Crime rates were at an all-time low in 2013, according to Gov. Andrew Cuomo. Crime rates were at an all-time low in 2013, according to Gov. Andrew Cuomo.

Research results released on Thursday found New York State has the lowest crime rate in 20 years, though the city still accounts for 69 percent of all violent crimes reported in the state.

Violent crimes, which rose in New York City from 2009 to 2012, fell about 1 percent from 2012 to 2013. During the last year, the number of reported aggravated assault and larcenies increased slightly. Murders dropped from 419 in 2012 to 335 in 2013, and burglaries and motor vehicle thefts were down by about 10 percent each.

The research, based on FBI data, was recently published by the PEW Charitable Trusts, and also found the state incarcerations are significantly down.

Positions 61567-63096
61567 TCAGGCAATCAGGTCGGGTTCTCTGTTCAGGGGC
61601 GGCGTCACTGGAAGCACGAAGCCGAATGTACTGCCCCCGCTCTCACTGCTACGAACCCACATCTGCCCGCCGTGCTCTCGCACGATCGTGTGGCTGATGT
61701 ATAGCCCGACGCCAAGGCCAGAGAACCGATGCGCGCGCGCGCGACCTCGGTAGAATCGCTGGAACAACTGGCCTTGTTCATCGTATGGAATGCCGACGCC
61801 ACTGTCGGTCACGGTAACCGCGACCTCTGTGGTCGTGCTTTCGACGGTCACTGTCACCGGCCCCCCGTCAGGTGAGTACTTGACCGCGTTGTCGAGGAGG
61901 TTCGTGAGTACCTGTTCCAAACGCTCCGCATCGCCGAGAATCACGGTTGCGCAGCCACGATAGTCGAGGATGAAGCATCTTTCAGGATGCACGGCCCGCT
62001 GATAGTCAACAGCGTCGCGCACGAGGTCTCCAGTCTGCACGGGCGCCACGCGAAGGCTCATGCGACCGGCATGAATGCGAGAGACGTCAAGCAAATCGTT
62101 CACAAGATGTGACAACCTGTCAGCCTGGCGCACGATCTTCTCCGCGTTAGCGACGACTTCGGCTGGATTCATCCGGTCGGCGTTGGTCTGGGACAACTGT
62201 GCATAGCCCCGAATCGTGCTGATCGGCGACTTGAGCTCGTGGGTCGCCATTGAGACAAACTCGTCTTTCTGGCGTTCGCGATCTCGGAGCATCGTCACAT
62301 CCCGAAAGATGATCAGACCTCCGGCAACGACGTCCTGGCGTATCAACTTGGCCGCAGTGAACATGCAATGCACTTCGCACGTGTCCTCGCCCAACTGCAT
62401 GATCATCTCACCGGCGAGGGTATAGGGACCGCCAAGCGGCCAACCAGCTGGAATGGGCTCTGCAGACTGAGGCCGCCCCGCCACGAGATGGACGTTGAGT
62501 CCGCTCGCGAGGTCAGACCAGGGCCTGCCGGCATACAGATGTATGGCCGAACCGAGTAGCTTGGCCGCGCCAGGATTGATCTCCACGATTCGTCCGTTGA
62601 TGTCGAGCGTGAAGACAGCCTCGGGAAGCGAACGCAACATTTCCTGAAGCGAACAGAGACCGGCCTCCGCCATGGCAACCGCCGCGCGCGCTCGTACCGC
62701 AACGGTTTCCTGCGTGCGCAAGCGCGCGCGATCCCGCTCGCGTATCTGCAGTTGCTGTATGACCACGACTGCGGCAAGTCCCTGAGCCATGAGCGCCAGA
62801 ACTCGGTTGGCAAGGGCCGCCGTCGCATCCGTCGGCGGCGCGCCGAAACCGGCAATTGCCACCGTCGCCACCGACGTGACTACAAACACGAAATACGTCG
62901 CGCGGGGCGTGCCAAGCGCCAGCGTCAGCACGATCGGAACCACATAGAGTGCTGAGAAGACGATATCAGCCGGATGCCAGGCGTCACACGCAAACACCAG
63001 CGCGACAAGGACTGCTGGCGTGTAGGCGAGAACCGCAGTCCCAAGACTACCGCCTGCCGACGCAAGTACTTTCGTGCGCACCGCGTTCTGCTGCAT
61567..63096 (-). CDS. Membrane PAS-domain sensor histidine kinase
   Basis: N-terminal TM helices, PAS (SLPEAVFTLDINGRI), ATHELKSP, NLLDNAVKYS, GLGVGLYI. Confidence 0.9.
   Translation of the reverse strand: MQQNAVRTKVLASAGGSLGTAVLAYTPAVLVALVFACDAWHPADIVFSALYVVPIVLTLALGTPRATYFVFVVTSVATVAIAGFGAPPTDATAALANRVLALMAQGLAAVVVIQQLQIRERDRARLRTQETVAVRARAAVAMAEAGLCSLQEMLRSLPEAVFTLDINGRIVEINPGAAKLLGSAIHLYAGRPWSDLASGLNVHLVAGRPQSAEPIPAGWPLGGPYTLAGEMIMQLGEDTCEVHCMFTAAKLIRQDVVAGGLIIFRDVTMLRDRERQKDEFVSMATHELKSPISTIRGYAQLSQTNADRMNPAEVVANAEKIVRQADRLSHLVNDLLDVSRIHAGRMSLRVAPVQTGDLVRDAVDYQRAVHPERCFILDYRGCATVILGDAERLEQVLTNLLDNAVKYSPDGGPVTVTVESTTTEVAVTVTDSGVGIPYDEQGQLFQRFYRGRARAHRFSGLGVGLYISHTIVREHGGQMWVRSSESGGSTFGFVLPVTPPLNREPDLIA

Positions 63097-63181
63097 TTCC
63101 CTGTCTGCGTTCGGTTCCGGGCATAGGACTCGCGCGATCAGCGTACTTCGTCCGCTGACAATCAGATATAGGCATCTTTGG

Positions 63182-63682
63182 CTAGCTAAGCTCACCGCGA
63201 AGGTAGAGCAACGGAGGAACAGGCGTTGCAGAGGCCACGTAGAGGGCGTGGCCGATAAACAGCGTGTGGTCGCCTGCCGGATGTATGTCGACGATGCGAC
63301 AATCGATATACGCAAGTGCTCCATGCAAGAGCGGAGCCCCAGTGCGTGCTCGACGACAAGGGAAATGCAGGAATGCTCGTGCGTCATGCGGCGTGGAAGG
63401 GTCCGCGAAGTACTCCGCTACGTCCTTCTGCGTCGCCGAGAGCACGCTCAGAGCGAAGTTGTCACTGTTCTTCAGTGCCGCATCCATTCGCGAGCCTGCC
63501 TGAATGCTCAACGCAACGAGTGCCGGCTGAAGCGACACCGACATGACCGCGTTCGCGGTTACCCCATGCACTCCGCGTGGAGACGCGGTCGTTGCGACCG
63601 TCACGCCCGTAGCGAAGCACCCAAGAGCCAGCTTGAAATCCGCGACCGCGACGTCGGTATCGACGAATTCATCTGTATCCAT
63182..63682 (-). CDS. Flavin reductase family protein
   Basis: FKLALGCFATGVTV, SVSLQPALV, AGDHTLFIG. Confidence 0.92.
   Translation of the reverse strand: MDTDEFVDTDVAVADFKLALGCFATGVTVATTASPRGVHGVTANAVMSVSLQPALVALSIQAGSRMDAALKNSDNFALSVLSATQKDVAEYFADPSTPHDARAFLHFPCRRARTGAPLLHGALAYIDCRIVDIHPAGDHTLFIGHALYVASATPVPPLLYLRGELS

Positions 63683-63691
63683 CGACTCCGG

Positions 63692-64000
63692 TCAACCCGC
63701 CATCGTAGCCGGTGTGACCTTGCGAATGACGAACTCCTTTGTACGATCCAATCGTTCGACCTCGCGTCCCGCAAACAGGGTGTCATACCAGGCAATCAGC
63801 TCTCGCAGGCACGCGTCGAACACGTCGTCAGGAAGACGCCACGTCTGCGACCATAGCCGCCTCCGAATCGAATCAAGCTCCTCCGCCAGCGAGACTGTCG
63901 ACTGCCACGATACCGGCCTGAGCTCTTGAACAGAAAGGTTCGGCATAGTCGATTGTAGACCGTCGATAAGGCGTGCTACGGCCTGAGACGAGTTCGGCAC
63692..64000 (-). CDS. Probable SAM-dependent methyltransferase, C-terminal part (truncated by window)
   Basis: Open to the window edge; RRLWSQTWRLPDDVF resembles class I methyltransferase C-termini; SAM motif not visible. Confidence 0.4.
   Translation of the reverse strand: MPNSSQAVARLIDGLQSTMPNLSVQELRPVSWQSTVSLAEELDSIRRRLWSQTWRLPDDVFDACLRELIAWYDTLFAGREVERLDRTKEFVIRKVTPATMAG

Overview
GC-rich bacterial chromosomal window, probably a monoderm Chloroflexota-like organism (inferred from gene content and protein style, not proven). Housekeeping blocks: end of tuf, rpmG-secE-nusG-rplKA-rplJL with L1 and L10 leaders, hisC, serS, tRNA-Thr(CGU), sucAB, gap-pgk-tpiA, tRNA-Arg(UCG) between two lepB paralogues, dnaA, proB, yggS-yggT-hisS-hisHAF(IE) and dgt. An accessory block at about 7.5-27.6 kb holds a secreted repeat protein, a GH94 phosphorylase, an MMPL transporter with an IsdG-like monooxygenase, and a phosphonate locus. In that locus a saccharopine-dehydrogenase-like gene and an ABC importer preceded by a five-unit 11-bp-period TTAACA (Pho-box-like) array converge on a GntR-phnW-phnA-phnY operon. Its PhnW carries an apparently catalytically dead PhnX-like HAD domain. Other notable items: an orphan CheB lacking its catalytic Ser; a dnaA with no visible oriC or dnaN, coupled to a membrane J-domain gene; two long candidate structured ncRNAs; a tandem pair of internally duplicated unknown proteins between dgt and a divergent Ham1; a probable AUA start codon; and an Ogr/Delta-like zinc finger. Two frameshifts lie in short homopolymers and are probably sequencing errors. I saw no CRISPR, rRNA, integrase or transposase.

The lower rates were driven in part by a decrease in the number of reported crimes in New York City, which is down by 73 percent since 1990.

New York State was the safest large state in the U.S. in 2012, according to the study, and the third-safest state overall behind Idaho and North Dakota.

Gov. Andrew Cuomo’s office sent out the results on Thursday, calling New York a “true example of how safety and fairness can coexist.”

“I am proud to see New York State achieving these record results, and this administration will continue our work to make New York the safest possible place to live, work and raise a family,” Cuomo said in a media release.

State crime was at an all-time low in 2013, according to a report by the Division of Criminal Justice Services, and crime has continued to drop during the first six months of 2014.

Across the state, incarcerations have dropped 24 percent since 1994, which the governor attributes to a drop in the number of locked up non-violent drug offenders. Today, there are 6,834 drug offenders in New York State prisons, as opposed to 1996, which saw an all-time high of 23,511.

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